What TED celebrates is the gift of the human imagination. We have to be careful now that we use this gift wisely and that we avert some of the scenarios that we’ve talked about. And the only way we’ll do it is by seeing our creative capacities for the richness they are and seeing our children for the hope that they are. And our task is to educate their whole being, so they can face this future. By the way — we may not see this future, but they will. And our job is to help them make something of it. Thank you very much.

A sneaky way of improving literacy

Now I’m unusual.  I was reading the Telegraph at the age of six and had the reading age of an eighteen year-old when I was eight.  But that’s down to flashcards and a mother who thought that all two year-olds should read.

For a gentler way to inculcate literariness (try saying that after some festive spirit) you can’t go wrong with having Radio 4 (or Radio 4 Extra, for the digitally inclined) playing in the background.  All the time.  Even when those irritating Ambridge folk start whining about, well, everything.

Because, while I was able to decode from an early age, context and meaning matter a lot.  I was brought up in a different age and, for some of my childhood, in a different country.

There wasn’t too much telly in the sixties, and certainly very little British content in Dusseldorf, Kuala Lumpur or Lahore, so we read a lot.  Or swam, or ate too much playdough and were sick, or played in the piles of cement around the blocks of flats and got it everywhere…

And then there was Swaziland, happy mountain kingdom nestling between mighty South Africa and Marxist Mozambique.  I lived here from the age of 11 until I was 13 – for my holidays from boarding school, at least.  In the mid-seventies, we didn’t have TV at all.  It was SABC or Springbok Radio, or a trip to the cinema.  And radio was very, very old-fashioned, like Britain or America in the fifties.  SABC was the public provider: programmes were modelled on (and sometimes taken from) the BBC Home Service.  Springbok was the commercial provider: programmes mostly imitated their American equivalents.  “Jet Jungle is brought to you by the makers of Jungle Oats and Black Cat peanut butter… and now for Squad Cars, sponsored by Chevrolet, the nation’s favourite car…”  There were children’s programmes, game shows, adventure series, comedy programmes, soaps, plays, serialised books and a great deal more.  There is a difference between being glued to a telly and having meaning spelt out for you, and radio programmes that allow you to play – or even read – and leave your imagination to add colour and detail.

Finally, there was Paris.  I learnt my reasonable French, in part, from gawping at local TV: they were running ‘Countdown’ (aka Chiffres et Lettres) years before us.  And Valerie Giscard d’Estang was a gift for a would-be French speaker, because he spoke so slowly and patronisingly to his plebeian people.  Hearing John Wayne drawl movingly from the foot of the cross in The Greatest Story Ever Told, “Vraiment, il était le fils de Dieu,” both informed and hugely amused me.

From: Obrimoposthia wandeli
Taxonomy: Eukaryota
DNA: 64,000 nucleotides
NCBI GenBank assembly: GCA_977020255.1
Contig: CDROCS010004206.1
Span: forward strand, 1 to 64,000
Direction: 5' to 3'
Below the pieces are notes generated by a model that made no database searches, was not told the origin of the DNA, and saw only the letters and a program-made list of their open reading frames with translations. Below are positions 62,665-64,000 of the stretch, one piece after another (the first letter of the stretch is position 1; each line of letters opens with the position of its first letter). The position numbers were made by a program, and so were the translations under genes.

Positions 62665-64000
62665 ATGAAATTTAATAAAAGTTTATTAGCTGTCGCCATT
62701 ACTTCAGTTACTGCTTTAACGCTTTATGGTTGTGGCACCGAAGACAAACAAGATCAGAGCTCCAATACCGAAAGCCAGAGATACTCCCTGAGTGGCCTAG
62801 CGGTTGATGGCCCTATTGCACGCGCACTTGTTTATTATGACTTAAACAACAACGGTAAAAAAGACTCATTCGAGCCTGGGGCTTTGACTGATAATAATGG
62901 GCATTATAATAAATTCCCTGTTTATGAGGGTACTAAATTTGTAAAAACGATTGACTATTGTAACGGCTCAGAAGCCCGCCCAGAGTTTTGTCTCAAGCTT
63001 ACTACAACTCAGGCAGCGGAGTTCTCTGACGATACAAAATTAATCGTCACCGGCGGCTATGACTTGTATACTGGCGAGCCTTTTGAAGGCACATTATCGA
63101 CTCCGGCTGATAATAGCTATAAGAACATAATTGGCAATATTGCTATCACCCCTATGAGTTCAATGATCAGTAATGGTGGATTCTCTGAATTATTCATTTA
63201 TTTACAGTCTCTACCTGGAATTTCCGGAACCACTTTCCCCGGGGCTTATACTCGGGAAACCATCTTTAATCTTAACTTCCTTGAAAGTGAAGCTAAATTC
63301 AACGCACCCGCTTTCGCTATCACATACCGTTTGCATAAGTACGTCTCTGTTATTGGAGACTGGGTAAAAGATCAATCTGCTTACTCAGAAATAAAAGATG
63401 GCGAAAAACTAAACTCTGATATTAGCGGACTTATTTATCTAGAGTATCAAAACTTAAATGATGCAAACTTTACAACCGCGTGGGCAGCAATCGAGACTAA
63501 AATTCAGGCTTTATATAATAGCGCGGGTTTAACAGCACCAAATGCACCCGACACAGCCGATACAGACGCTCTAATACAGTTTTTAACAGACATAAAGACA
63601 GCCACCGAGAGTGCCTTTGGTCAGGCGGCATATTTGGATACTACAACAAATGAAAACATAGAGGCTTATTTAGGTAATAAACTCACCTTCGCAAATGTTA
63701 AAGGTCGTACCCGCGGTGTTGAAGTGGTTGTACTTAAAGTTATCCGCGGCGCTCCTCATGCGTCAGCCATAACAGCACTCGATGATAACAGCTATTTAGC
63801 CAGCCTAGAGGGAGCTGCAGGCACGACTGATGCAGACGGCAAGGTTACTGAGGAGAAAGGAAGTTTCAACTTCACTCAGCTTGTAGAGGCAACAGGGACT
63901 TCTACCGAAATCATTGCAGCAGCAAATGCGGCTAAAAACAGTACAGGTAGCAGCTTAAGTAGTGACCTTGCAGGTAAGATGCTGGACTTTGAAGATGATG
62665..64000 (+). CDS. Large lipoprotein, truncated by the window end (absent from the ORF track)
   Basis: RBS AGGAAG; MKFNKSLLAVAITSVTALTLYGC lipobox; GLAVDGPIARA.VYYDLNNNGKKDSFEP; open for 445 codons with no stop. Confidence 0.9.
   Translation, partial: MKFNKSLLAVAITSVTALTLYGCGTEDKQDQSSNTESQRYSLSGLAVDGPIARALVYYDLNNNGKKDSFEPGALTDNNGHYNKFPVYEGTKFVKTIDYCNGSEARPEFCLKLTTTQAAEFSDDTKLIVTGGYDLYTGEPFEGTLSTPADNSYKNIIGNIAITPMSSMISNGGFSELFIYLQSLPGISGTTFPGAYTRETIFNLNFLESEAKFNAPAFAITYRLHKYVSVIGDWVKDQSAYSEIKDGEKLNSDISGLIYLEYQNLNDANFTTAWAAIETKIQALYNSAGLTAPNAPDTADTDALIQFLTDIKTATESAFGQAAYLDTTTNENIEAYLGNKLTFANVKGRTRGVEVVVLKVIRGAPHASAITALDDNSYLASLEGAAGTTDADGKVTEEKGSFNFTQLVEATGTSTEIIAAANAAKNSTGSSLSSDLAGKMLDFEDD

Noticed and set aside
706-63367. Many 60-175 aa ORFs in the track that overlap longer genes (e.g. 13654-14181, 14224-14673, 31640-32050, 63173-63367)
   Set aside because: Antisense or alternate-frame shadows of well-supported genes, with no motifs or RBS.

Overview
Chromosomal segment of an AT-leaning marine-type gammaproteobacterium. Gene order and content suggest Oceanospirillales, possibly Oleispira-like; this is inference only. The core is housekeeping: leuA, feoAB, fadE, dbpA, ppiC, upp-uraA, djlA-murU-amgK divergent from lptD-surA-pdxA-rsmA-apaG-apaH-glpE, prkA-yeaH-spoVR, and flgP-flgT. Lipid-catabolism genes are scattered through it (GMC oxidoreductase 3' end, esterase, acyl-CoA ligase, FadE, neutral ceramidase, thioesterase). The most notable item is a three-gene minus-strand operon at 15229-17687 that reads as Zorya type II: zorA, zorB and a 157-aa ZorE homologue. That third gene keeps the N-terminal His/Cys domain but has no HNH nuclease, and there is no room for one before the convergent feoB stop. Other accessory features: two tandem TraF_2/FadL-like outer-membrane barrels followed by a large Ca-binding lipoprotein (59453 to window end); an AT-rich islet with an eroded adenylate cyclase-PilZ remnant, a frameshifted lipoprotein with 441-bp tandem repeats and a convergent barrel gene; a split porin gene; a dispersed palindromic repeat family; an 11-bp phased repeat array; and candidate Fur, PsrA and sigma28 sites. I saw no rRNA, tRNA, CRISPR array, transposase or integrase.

But Paris, most importantly, introduced me to Long Wave.  Those radio signals loped easily across the flat northern French landscape to our house in Feucherolles with a daily delivery of Radio 4.  From the age of fourteen, I learnt to cook at the feet of Sue McGregor, about gardening with Bill Sowerbutts and Professor Alan Gemmell, about the world with From our own correspondent, and about countless books and plays with the prodigious programming of this brilliant public service.

It is no accident that I was the highest scorer in a UK children’s general knowledge competition at the age of 15.  Nor that my daughter, in turn, is a ferociously articulate and generally knowledgeable young woman.  This morning, as I began to type this, she was in the bath with Saturday Live playing.  On Radio 4.

A caveat.  The clever people at Radio 4, progressive and permissive to a woman and/or man, believe that it is alright to broadcast age-inappropriate content at a time when children might want to listen.  I remember listening to an afternoon play with my daughter when she was six (we were painting fence posts together) and having to run for the off switch as the invective poured out.  It’s NOT OK to broadcast content like this as it excludes the next generation of listeners, whose education actually matters more than ours (given that the BBC’s mission includes education).  And it took a child in my class last year, talking to a parent who produces television programmes, to point that out.  “Please don’t include swearing in your programmes because we want to watch them.”

ps anyone unfortunate enough to catch Simon Gray’s play, Otherwise Engaged, will have been treated to various examples of age-inappropriate language. I’ve complained and look forward to hearing the response.

Ice and Snow

A seasonal post: a poem I wrote three years ago.

I’m more at home when out
on icy city streets,
for all their seeming cruelty,
on salty pavements,
cold-surfaced, tramped bare,
endlessly worn, glassily patched
and – for all their occasional danger
– somehow warmer;

less at home when in
these snowy outskirts,
thick-blanketed, seemingly safe
but seething under silent cover,
smothered by the oneness,
the over-wintering whiteness
which – for all its softness – hides
a hard and unforgiving earth.